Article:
Chief Justice Roberts' visit draws 500

· 2 min read

Chief Justice Roberts' visit draws 500

U.S. Chief Justice John Roberts (right) answers a question from William Jay Riley, Chief Judge of the Eighth U.S. Circuit Court of Appeals, during the Sept. 19 discussion at the University of Nebraska's College of Law.
Craig Chandler | University Communications
U.S. Chief Justice John Roberts (right) answers a question from William Jay Riley, Chief Judge of the Eighth U.S. Circuit Court of Appeals, during the Sept. 19 discussion at the University of Nebraska's College of Law.

U.S. Chief Justice John Roberts’ appearance at the University of Nebraska College of Law on Sept. 19 drew 500 people including many reporters and VIPS.

In the conversational-style appearance, Roberts sat in a chair on stage right while he answered prepared questions from William Jay Riley, Chief Judge of the Eighth U.S. Circuit Court of Appeals. Several of the questions had been submitted by students at Oakland-Craig and Wahoo schools, who watched the talk via web streaming.

The event was covered by reporters from ABC News, the Associated Press, and several Nebraska newspapers and broadcasters.

Some of the highlights, according to the Associated Press and Tweets posted during the talk:

  • Roberts is worried about partisanship in the judicial confirmation process and the public perception that the court is a political body, the AP reported. http://go.unl.edu/ksim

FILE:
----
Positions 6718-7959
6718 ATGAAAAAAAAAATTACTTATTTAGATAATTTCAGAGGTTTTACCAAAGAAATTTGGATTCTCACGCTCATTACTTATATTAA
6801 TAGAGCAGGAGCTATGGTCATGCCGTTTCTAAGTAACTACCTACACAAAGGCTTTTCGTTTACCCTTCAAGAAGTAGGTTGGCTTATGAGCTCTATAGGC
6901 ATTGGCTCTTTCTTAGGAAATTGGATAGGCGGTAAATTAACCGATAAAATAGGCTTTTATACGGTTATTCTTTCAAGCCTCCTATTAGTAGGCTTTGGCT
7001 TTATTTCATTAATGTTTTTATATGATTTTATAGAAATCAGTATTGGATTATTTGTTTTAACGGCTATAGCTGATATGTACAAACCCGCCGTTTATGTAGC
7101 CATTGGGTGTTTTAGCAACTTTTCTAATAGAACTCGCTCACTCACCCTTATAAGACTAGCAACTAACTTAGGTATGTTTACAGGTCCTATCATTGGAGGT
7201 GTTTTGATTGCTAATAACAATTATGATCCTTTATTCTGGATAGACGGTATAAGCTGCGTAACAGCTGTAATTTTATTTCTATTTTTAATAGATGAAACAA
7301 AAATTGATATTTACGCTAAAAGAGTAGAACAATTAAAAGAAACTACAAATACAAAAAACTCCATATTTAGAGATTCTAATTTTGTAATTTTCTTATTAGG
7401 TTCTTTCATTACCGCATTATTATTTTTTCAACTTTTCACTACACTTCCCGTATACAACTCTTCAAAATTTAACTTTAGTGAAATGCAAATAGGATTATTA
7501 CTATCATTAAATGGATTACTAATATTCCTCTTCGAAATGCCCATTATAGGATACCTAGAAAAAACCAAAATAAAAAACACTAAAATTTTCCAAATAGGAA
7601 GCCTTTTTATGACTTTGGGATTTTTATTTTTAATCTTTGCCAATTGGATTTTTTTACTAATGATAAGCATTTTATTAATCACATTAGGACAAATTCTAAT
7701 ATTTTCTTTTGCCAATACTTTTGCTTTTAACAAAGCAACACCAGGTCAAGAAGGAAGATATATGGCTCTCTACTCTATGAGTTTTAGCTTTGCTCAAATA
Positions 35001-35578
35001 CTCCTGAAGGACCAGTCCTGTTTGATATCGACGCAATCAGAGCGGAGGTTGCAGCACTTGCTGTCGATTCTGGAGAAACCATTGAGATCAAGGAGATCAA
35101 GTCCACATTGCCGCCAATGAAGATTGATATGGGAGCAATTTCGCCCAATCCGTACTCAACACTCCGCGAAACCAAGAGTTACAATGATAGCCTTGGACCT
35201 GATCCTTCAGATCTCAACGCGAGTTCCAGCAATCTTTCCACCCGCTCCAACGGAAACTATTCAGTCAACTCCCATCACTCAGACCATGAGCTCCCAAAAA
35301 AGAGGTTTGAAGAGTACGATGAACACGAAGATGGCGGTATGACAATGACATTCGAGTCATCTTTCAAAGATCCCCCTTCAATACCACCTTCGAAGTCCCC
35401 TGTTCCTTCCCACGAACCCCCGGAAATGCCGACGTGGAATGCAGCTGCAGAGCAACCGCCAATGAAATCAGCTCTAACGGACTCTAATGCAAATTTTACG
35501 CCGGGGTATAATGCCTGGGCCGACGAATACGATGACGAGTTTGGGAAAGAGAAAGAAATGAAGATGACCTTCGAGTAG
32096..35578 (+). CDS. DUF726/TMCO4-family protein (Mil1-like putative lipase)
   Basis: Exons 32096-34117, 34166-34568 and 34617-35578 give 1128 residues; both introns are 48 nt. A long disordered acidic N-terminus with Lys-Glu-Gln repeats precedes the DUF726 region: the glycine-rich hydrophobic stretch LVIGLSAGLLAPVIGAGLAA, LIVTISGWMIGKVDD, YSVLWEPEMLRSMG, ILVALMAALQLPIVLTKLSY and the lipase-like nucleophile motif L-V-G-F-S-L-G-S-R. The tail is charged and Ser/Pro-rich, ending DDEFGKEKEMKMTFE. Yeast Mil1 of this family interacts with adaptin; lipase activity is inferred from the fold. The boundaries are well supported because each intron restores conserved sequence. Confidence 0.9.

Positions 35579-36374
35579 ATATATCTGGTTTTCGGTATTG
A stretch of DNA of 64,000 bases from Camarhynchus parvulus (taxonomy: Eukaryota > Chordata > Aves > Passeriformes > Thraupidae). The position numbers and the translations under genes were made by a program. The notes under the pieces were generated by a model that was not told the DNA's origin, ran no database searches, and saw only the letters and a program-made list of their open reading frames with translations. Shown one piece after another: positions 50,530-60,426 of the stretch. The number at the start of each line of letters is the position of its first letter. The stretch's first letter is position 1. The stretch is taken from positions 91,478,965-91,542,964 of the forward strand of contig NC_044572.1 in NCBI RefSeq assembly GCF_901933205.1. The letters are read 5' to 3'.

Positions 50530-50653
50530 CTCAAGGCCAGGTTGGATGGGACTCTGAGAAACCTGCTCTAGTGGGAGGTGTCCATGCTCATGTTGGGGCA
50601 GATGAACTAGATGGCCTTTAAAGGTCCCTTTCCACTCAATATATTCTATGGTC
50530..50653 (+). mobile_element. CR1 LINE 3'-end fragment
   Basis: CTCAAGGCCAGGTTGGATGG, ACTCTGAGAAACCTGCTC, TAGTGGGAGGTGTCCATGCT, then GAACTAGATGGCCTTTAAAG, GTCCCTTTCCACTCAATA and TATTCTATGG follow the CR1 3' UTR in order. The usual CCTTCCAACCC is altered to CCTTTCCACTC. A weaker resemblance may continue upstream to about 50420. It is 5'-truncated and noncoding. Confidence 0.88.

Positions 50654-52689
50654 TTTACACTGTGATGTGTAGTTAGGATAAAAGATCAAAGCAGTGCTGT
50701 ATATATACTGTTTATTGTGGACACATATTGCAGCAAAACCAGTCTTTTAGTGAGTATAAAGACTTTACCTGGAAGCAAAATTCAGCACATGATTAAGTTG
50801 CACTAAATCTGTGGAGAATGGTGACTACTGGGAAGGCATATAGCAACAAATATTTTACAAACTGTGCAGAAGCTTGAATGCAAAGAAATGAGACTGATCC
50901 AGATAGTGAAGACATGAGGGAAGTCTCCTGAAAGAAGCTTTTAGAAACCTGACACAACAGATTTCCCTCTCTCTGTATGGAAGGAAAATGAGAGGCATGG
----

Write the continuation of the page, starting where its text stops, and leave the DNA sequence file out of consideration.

• He lamented that the “eminently qualified” Justice Elena Kagan was confirmed on an almost strict partisan vote, Joe Duggan of the Omaha World-Herald reported. http://go.unl.edu/jerj

  • Jeff Zeleny, ABC News Senior Washington Correspondent, wrote about Roberts’ comments that neither Justice Antonin Scalia nor Justice Ruth Bader Ginsburg could survive confirmation if they went before the Senate today. “Neither one of them would have a chance today. That’s not good.”

  • Brent Martin of Nebraska Radio Network focused on similar comments from the chief justice.

  • A number of area broadcast media filed reports, including WOWT, KOLN/KGIN and KETV.

Other highlights recounted on Twitter from various media sources:

Asked how his undergraduate degree in history influences his work, Roberts quipped “I went to law school because I couldn’t get a job in history.”

His aim is to be fair when he assigns opinions to other justices. Each gets a share of important cases and “dogs,” he said.

When asked what he does for fun, Roberts said “I have two teenaged kids. I go to soccer games, hockey games and school plays.”

Question: “Is being chief justice everything you imagined?” Answer: “More.”

The Sept. 19 visit by U.S. Chief Justice John Roberts drew about 500 to the College of Law.